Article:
The Austrian-registered Cessna 551 aircraft was flying from Jerez in southern Spain, from where it took off at 1256 GMT. without a set destination, according to the FlightRadar24 website.
It turned twice, at Paris and Cologne, before heading straight out over the Baltic, passing near the Swedish island of Gotland. At 1737 GMT it was listed on the tracker as rapidly losing speed and altitude.
"We've learned that the plane has crashed (in the ocean) north-west of the town of Ventspils in Latvia," a spokesperson for Sweden's rescue service said. "It has disappeared from the radar."
German and Danish warplanes had earlier been sent to inspect the aircraft as it passed through those countries' airspace, but were unable to make contact, Johan Wahlstrom of the Swedish Maritime Administration said.
"They could not see anyone in the cockpit," he said.
German newspaper Bild reported that a man, a woman and their two daughters were aboard, without sourcing the information.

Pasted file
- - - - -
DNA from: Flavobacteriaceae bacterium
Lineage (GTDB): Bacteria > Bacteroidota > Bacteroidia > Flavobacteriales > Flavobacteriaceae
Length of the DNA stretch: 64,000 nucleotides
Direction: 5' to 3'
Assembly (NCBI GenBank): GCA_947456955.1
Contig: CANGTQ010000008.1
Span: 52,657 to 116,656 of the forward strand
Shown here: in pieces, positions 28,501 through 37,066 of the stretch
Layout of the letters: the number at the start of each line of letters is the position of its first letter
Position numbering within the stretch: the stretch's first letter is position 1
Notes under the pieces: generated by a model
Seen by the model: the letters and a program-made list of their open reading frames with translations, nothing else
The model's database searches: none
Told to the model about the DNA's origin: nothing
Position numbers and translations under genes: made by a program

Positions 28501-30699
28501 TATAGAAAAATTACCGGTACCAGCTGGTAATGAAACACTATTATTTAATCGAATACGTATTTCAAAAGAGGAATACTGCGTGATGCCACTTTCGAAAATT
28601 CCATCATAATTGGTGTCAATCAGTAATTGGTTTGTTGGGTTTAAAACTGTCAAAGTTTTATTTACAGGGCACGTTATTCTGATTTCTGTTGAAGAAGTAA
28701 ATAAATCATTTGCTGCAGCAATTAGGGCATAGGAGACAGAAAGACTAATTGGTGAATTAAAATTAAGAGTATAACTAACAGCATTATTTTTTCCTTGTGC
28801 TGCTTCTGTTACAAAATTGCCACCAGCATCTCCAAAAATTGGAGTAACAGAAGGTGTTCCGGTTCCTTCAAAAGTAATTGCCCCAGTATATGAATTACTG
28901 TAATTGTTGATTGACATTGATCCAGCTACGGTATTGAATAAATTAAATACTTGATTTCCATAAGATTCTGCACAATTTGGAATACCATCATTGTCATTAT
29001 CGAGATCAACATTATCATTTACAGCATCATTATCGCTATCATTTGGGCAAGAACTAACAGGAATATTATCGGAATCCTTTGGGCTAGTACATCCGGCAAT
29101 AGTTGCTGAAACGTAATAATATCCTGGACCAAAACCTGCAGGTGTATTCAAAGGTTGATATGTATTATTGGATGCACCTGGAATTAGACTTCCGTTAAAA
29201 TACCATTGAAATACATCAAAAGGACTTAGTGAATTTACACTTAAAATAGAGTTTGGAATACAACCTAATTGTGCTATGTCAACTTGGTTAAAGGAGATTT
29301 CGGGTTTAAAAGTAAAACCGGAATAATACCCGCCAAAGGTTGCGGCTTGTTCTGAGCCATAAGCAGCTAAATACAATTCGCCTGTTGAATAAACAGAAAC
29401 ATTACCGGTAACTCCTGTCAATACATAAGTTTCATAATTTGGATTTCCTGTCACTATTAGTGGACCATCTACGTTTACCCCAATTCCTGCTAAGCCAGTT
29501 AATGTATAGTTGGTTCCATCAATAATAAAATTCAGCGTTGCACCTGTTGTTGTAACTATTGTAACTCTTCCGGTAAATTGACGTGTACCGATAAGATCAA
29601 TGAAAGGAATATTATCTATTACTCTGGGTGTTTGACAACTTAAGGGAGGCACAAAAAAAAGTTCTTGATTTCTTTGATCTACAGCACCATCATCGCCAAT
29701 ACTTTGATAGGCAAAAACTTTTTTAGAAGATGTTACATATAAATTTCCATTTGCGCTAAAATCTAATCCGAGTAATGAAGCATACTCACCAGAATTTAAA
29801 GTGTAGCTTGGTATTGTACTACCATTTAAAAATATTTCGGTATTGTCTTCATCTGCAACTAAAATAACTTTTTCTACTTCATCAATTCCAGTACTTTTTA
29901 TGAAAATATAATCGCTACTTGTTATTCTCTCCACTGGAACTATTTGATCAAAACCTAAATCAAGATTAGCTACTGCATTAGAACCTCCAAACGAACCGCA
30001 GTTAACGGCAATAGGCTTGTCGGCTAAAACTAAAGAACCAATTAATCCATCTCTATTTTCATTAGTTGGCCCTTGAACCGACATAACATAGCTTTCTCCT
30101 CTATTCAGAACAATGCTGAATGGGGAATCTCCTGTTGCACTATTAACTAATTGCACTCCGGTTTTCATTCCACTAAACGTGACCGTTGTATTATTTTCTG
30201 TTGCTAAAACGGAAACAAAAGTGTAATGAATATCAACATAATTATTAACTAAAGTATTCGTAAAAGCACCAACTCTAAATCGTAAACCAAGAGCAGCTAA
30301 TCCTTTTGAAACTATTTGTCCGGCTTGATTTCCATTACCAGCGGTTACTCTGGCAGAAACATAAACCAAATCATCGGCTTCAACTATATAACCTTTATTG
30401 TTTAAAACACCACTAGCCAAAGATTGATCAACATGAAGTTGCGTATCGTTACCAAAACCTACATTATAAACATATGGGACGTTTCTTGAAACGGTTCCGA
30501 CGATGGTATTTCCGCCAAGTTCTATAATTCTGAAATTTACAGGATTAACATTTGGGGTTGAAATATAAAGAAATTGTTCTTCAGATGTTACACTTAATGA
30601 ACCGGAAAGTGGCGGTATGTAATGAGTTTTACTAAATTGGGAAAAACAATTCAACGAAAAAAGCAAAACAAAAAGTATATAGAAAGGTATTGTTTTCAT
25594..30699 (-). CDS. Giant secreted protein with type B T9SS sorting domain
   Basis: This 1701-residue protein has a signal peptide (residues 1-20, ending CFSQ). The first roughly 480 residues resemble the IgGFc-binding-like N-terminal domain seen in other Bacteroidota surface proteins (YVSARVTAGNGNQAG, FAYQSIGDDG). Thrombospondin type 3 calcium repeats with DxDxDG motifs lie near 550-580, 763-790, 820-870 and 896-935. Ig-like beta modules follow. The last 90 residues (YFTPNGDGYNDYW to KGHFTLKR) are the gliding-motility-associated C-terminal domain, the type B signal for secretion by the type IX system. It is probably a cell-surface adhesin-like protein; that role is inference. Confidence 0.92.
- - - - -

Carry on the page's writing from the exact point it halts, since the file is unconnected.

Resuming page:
A Lithuanian air force helicopter was dispatched to the crash site for search and rescue at neighboring Latvia's request, a Lithuanian air force spokesperson said.
"Our ships are on the way to the position where the plane crash happened," Liva Veita, spokesperson of the Latvian Navy, told Reuters.
A Stena Line ferry traveling from Ventspils to Norvik in Sweden has also been redirected to the crash site, according to the MarineTraffic website. The website also shows a Swedish search and rescue helicopter and airplane at the site.
NATO fighter aircraft earlier took off to follow the plane, a Lithuanian airforce spokesperson told Reuters. The Swedish rescue service said they had reported that no one was visible in the Cessna's cockpit.
The fighter aircraft were from the NATO Baltic Air Police mission in Amari airfield in Estonia, the Lithuanian airforce spokesperson told Reuters.
The mission in the airbase currently consists of four Eurofighter jets of the German Air Force, according to NATO. The spokesperson did not say how many jets there were or comment further.